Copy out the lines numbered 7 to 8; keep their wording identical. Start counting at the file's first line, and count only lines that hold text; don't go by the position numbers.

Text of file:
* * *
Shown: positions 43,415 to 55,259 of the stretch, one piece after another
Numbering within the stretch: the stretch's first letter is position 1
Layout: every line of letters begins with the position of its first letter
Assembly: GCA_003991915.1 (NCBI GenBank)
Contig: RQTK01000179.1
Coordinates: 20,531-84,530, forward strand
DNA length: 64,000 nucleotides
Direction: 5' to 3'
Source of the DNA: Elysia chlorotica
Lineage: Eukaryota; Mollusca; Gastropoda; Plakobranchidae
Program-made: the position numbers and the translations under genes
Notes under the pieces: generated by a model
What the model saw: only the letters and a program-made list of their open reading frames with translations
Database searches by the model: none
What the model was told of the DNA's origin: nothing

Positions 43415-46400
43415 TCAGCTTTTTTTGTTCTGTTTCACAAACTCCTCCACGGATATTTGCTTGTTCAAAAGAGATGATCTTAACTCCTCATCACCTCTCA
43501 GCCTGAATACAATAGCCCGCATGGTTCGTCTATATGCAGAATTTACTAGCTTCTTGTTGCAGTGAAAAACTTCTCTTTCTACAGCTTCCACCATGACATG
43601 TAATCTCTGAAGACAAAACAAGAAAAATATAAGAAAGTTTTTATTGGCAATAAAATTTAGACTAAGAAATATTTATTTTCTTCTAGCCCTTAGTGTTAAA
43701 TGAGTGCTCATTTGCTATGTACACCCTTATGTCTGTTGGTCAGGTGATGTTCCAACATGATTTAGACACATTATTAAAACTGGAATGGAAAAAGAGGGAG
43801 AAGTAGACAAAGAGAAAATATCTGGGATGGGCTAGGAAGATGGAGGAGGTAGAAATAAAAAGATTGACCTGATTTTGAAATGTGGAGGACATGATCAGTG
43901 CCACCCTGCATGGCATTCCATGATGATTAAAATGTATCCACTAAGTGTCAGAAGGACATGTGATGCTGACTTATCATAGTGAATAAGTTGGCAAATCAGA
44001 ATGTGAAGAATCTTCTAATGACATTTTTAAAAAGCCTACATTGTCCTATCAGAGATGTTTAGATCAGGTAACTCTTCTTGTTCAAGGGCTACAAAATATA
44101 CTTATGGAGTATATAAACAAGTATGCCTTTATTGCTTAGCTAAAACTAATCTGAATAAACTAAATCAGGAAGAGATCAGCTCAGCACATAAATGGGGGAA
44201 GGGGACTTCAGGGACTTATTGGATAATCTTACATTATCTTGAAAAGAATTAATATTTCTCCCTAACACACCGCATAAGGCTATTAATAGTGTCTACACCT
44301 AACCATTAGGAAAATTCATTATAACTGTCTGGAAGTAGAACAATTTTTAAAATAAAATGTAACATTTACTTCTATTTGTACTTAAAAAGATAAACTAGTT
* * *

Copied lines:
DNA length: 64,000 nucleotides
Direction: 5' to 3'